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Standard Form Contracts

Standard Form Contracts are agreements that employ standardized, non-negotiated provisions, usually in preprinted forms. These are
sometimes referred to as boilerplate contracts, "contracts of adhesion," or "take it or leave it" contracts. The terms, often portrayed
in fine print, are drafted by or on behalf of one party to the transaction the party with superior bargaining power who routinely
engages in such transactions. With few exceptions, the terms are not negotiable by the consumer.
Standard form, business-to-consumer contracts fulfill an important efficiency role in the mass distribution of goods and services.
These contracts have the potential to reduce transaction costs by eliminating the need to negotiate the many details of a contract for
each instance a product is sold or a service is used. However, these contracts also have the ability to trick or abuse consumers because
of the unequal bargaining power between the parties. For example, where a standard form contract is entered into between an
ordinary consumer and the salesperson of a multinational corporation, the consumer typically is in no position to negotiate the
standard terms; indeed, the companys representative often does not have the authority to alter the terms, even if either side to the
transaction were capable of understanding all the terms in the fine print. These contracts are typically drafted by corporate lawyers far
away from where the underlying consumer and vendor transaction takes place.
The danger of accepting unfair or unconscionable terms is greatest where these artful drafters of such contracts present consumers
with attractive terms on the visible or shopped terms of most interest to consumers, such as price and quality, but then slip onesided terms benefiting the seller into the less visible, fine print clauses least likely to be read or understood by consumers. In many
cases, the consumer may not even see these contracts until the transaction has occured. In some cases, the seller knows and takes
advantage of the knowledge that consumers will not read or make decisions on these unfair terms.
The Problem with Standard Form Contracts
Many businesses use standard form contracts, pre-printed contracts filled with fine print, in transactions with individual consumers.
These contracts are usually "boilerplate," "take-it-or-leave it," non-negotiable contracts.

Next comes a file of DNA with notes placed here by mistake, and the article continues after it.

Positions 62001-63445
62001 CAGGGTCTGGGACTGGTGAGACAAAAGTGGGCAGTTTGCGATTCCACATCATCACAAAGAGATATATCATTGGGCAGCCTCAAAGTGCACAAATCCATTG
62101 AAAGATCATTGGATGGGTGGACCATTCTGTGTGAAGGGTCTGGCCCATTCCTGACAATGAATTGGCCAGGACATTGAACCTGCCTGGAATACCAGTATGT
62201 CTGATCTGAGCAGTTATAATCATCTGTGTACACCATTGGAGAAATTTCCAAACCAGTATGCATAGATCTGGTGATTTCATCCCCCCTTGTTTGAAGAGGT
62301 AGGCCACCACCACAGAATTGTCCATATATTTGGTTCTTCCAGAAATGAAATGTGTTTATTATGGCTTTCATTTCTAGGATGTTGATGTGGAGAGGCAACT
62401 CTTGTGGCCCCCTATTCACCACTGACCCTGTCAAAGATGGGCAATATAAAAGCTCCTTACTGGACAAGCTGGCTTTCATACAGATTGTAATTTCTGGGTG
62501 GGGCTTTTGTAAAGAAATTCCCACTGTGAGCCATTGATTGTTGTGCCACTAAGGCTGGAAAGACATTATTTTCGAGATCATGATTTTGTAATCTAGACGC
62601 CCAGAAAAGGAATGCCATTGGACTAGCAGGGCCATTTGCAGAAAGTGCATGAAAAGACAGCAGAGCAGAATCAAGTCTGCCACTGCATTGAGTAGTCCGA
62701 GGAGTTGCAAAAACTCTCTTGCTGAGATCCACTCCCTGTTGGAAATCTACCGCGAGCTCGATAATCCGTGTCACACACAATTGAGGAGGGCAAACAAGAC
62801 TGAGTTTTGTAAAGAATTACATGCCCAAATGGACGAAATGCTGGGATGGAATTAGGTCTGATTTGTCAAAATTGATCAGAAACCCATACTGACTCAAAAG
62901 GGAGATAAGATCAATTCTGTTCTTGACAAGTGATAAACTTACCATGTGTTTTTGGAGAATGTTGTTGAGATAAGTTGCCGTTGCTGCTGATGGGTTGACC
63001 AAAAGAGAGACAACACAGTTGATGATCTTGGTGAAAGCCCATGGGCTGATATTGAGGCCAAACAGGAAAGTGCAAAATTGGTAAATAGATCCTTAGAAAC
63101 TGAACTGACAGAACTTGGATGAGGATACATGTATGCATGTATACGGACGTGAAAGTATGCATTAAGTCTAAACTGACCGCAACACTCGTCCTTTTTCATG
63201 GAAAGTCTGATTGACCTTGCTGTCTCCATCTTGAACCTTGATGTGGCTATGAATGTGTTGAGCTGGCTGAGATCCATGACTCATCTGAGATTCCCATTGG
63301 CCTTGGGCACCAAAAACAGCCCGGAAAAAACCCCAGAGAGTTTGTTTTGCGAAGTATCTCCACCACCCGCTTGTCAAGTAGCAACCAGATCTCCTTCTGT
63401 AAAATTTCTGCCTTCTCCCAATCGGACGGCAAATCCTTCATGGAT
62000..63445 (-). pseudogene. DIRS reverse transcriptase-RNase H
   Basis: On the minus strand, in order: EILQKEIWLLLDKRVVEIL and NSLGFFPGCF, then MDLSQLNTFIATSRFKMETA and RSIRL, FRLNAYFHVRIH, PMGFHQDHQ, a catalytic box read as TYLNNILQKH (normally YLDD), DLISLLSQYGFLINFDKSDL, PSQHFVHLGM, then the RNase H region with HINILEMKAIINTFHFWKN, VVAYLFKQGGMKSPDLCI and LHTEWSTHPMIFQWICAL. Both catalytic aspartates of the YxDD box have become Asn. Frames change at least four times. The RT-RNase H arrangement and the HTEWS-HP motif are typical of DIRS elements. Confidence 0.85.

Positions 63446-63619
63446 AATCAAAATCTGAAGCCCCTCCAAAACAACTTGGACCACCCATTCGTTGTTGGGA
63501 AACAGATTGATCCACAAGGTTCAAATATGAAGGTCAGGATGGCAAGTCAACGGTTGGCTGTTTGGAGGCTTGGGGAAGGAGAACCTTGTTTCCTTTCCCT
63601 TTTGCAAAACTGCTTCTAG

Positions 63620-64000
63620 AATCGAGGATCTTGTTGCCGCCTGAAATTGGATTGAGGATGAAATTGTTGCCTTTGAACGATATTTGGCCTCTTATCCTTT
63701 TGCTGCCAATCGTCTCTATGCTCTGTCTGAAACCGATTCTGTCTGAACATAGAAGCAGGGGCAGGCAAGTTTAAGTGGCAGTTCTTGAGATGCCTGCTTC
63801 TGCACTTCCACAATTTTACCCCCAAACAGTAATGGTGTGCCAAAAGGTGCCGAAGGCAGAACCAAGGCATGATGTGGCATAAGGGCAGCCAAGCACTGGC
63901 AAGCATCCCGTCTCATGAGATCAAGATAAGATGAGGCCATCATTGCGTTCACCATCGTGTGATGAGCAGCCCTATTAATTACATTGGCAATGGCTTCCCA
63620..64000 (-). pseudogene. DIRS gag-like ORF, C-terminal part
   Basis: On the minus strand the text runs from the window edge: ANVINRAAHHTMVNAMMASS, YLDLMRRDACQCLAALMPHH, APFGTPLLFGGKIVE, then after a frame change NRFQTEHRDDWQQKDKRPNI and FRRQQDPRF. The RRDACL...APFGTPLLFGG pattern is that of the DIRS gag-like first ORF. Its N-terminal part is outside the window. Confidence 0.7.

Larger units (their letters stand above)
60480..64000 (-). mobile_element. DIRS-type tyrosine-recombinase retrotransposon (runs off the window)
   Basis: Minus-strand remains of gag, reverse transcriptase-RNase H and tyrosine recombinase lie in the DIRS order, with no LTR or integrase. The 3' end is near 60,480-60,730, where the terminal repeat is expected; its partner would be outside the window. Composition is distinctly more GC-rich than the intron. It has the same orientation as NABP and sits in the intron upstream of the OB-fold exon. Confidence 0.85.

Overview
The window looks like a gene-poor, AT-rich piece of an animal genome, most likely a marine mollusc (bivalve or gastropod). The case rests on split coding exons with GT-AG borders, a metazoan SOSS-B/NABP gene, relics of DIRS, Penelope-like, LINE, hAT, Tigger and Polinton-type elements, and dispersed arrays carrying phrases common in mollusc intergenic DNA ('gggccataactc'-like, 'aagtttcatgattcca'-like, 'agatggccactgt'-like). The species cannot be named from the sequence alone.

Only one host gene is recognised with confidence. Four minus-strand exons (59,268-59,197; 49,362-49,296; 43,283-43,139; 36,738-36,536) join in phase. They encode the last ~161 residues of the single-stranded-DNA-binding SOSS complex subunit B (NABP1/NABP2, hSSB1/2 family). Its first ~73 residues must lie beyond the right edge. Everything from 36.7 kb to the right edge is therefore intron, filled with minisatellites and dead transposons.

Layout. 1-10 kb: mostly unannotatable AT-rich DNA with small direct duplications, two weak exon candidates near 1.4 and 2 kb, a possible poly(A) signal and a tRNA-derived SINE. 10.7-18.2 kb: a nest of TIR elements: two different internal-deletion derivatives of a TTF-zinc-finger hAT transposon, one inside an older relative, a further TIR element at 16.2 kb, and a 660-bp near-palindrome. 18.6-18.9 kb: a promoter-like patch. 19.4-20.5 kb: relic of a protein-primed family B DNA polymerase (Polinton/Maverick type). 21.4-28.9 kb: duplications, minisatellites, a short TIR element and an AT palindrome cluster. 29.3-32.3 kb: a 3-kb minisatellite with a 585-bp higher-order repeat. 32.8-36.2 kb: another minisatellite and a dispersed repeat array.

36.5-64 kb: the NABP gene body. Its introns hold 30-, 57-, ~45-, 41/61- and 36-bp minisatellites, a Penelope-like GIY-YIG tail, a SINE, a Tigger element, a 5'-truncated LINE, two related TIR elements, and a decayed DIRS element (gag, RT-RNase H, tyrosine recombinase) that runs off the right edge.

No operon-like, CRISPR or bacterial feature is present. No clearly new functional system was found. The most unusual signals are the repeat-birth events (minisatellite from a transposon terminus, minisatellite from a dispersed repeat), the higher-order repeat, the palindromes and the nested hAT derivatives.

The problem presented by many of these contracts can be summed up as unequal bargaining power -- between the consumer and the
corporate entity that uses them.
Corporations use these contracts to have uniformity and efficiency by reducing the costs to them of negotiating with consumers on an
individual basis. Consumers sign these kinds of contracts routinely -- usually never reading, much less understanding, the fine print
they contain. And there is the rub.
The party with superior power -- the corporate entity that drafts the contract -- can use the fine print, coupled with the knowledge that
the consumer rarely, if ever, reads the terms, to take advantage of the unsuspecting consumer in the underlying transaction.
Consumers often make purchases based on price and quality, but there are a number of other factors in the fine print of these
transactions that merit consumer attention: These provisions may, and often do, work against consumer interests. Though some say
consumers can always walk with their feet or dollars and choose to not engage in these transactions, often the consumer, having not
read the fine print, is completely unaware of these provisions until the corporation tries to enforce them against the consumer. Worse,
often entire industries have contracts containing these unfair provisions, thereby leaving the consumer with no meaningful alternate
choice. Even worse, businesses often reserve for themselves the right to modify or change the terms of the contract, making
comparison shopping pointless if the contract or the prospective contract is always subject to change.
To add insult to injury, these contracts often contain forced arbitration, venue and/or choice-of- law provisions, so resolution of
disputes no longer even takes place in a public courtroom forum, but in a private, business-dominated industry of arbitrators, who are
neither required to follow the rule of law, nor are subject to its oversight. Contract law and a consumer's day in court has been
"privatized" to a process whose outcomes are often unknowable and unchallengeable.
Typical contract law is based on the idea of mutual commitment and assent to the terms of the DEAL . As a consequence, courts
impose a "duty to read" on the consumer and presume that the terms of the agreement signed have been agreed to between the parties
to the contract. Generally, courts are not inclined to find an equitable exception to imposing the terms of a contract that have been
agreed to between the business and individual consumer, who is considered irresponsible for not having read the contract.